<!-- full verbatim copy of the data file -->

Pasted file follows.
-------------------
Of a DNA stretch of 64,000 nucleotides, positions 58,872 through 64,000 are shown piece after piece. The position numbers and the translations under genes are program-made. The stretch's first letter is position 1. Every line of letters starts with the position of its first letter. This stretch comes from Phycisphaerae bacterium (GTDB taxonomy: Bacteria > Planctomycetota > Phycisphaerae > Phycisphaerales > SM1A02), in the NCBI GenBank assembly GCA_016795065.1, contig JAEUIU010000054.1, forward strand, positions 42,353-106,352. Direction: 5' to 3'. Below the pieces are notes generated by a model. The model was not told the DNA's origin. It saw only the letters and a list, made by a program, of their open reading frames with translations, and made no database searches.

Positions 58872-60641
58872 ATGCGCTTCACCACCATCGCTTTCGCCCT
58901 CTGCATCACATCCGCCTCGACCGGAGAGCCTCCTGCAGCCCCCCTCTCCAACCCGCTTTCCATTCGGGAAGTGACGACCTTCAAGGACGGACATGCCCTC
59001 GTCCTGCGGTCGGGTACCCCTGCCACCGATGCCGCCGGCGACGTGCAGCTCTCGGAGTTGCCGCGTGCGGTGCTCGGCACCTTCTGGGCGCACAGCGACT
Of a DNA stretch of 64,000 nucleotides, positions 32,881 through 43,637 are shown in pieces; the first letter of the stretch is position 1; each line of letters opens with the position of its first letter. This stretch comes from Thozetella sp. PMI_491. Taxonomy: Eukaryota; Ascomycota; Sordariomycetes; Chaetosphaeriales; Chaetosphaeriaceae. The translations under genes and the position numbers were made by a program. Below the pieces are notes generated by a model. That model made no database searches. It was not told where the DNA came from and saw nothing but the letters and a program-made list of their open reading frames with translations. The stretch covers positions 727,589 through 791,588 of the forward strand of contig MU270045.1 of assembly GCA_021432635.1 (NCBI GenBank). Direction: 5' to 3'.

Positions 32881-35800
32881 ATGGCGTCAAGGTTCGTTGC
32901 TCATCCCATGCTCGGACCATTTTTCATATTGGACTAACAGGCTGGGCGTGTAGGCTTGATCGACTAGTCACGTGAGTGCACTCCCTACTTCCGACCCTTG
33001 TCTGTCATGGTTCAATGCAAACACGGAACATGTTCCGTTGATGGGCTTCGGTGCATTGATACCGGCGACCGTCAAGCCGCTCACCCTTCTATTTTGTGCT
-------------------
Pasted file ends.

Of a DNA stretch of 64,000 nucleotides, positions 58,872 through 64,000 are shown piece after piece. The position numbers and the translations under genes are program-made. The stretch's first letter is position 1. Every line of letters starts with the position of its first letter. This stretch comes from Phycisphaerae bacterium (GTDB taxonomy: Bacteria > Planctomycetota > Phycisphaerae > Phycisphaerales > SM1A02), in the NCBI GenBank assembly GCA_016795065.1, contig JAEUIU010000054.1, forward strand, positions 42,353-106,352. Direction: 5' to 3'. Below the pieces are notes generated by a model. The model was not told the DNA's origin. It saw only the letters and a list, made by a program, of their open reading frames with translations, and made no database searches.

Positions 58872-60641
58872 ATGCGCTTCACCACCATCGCTTTCGCCCT
58901 CTGCATCACATCCGCCTCGACCGGAGAGCCTCCTGCAGCCCCCCTCTCCAACCCGCTTTCCATTCGGGAAGTGACGACCTTCAAGGACGGACATGCCCTC
59001 GTCCTGCGGTCGGGTACCCCTGCCACCGATGCCGCCGGCGACGTGCAGCTCTCGGAGTTGCCGCGTGCGGTGCTCGGCACCTTCTGGGCGCACAGCGACT
Of a DNA stretch of 64,000 nucleotides, positions 32,881 through 43,637 are shown in pieces; the first letter of the stretch is position 1; each line of letters opens with the position of its first letter. This stretch comes from Thozetella sp. PMI_491. Taxonomy: Eukaryota; Ascomycota; Sordariomycetes; Chaetosphaeriales; Chaetosphaeriaceae. The translations under genes and the position numbers were made by a program. Below the pieces are notes generated by a model. That model made no database searches. It was not told where the DNA came from and saw nothing but the letters and a program-made list of their open reading frames with translations. The stretch covers positions 727,589 through 791,588 of the forward strand of contig MU270045.1 of assembly GCA_021432635.1 (NCBI GenBank). Direction: 5' to 3'.

Positions 32881-35800
32881 ATGGCGTCAAGGTTCGTTGC
32901 TCATCCCATGCTCGGACCATTTTTCATATTGGACTAACAGGCTGGGCGTGTAGGCTTGATCGACTAGTCACGTGAGTGCACTCCCTACTTCCGACCCTTG
33001 TCTGTCATGGTTCAATGCAAACACGGAACATGTTCCGTTGATGGGCTTCGGTGCATTGATACCGGCGACCGTCAAGCCGCTCACCCTTCTATTTTGTGCT